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The Phenomenon of Adult Children Returning to Live with Their Parents

The phenomenon of adult children returning to live with their parents has become increasingly common in recent years. According to the U.S. Census Bureau, one in three adults between the ages of 18 and 34 are currently living with their parents. This trend can be attributed to various economic factors, including rising rents and the burden of student loan and credit card debt.

Financial expert Bobbi Rebell, CEO of Financial Wellness Strategies, has firsthand experience with the challenges faced by multigenerational households. She lived briefly with her parents as a young adult, and her two adult children lived with her and her husband for two years after graduating from college. Rebell admits that establishing boundaries and managing finances was initially difficult, especially since she was responsible for most of her children’s living expenses. Furthermore, her children did not always follow her financial advice, which added to the strain.

Rebell eventually realized that she needed to treat her adult children more like roommates than dependents and allow them to manage their own money. When adult children move back home, it is crucial for both parties to discuss and decide how much they will contribute to household expenses. This can include a percentage of their wages towards mortgage or rent payments, or a set monthly amount. However, Rebell emphasizes that the financial contribution should be based on the child’s financial situation and their goals for saving and eventually moving out.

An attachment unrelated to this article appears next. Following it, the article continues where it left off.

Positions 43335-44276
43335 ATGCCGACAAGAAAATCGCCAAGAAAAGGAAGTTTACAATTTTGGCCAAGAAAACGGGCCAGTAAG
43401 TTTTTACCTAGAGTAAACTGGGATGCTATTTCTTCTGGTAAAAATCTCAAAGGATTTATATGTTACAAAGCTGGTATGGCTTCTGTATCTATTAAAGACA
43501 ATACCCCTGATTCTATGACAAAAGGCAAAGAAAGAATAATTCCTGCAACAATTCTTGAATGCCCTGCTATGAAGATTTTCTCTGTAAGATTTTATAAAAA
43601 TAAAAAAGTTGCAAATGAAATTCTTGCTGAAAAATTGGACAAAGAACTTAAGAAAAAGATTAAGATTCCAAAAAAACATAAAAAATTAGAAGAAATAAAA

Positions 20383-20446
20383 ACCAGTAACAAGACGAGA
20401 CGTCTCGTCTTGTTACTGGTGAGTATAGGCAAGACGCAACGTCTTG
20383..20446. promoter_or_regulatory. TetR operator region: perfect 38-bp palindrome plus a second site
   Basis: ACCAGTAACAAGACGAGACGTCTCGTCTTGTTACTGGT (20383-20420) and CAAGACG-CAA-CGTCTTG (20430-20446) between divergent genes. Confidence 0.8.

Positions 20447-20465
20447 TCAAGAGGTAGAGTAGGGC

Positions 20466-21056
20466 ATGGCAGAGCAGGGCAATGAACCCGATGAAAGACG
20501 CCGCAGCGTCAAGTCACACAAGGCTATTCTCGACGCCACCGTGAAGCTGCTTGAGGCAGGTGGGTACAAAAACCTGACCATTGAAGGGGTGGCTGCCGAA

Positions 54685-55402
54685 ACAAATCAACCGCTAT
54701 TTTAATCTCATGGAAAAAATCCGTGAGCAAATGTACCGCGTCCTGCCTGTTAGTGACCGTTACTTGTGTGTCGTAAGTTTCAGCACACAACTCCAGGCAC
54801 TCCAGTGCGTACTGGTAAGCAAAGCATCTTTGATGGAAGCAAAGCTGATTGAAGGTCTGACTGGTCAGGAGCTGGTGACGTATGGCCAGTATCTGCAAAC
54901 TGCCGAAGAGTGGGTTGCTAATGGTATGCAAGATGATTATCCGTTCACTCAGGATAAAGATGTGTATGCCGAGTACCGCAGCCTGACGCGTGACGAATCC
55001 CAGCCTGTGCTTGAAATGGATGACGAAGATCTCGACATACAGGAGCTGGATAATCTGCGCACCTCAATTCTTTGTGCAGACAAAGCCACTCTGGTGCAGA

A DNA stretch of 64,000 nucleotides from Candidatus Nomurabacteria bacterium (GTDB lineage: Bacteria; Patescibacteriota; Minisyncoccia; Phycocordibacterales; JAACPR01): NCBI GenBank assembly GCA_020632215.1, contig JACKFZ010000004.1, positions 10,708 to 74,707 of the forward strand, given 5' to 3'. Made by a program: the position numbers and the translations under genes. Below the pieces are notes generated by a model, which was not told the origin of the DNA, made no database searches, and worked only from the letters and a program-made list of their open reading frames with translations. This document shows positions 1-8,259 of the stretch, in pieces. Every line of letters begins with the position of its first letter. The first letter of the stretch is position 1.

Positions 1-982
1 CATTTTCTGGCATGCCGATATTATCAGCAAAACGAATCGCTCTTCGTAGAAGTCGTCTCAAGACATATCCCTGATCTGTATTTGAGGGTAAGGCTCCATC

If adult children are unable to contribute towards housing expenses, they can still contribute by paying a portion of utility bills, phone bills, or insurance premiums. Additionally, if parents provide financial assistance for personal expenses such as car payments or health insurance, it is essential to establish whether the money is a loan or a gift. To avoid misunderstandings, it may be wise to put these financial arrangements in writing.

Another important aspect of this arrangement is setting a deadline for how long the adult child will live at home. While parents may want to support their child through financial difficulties, it is crucial not to enable dependence for an extended period. By setting goals and targets, such as saving enough for a security deposit or paying off credit card debt, adult children can work towards financial independence.

Parents should also consider the impact of financially supporting adult children on their own finances. A survey by Intuit Credit Karma revealed that over three-fourths of parents who financially support their adult children experience adverse effects on their own financial situation. This includes limited retirement savings and other financial constraints.

In conclusion, the phenomenon of adult children returning to live with their parents is a growing trend influenced by economic factors such as rising rents and debt burdens. Establishing boundaries and open communication about financial expectations is crucial for both parents and adult children in these situations. By setting clear goals and targets, adult children can work towards financial independence while parents safeguard their own financial future.

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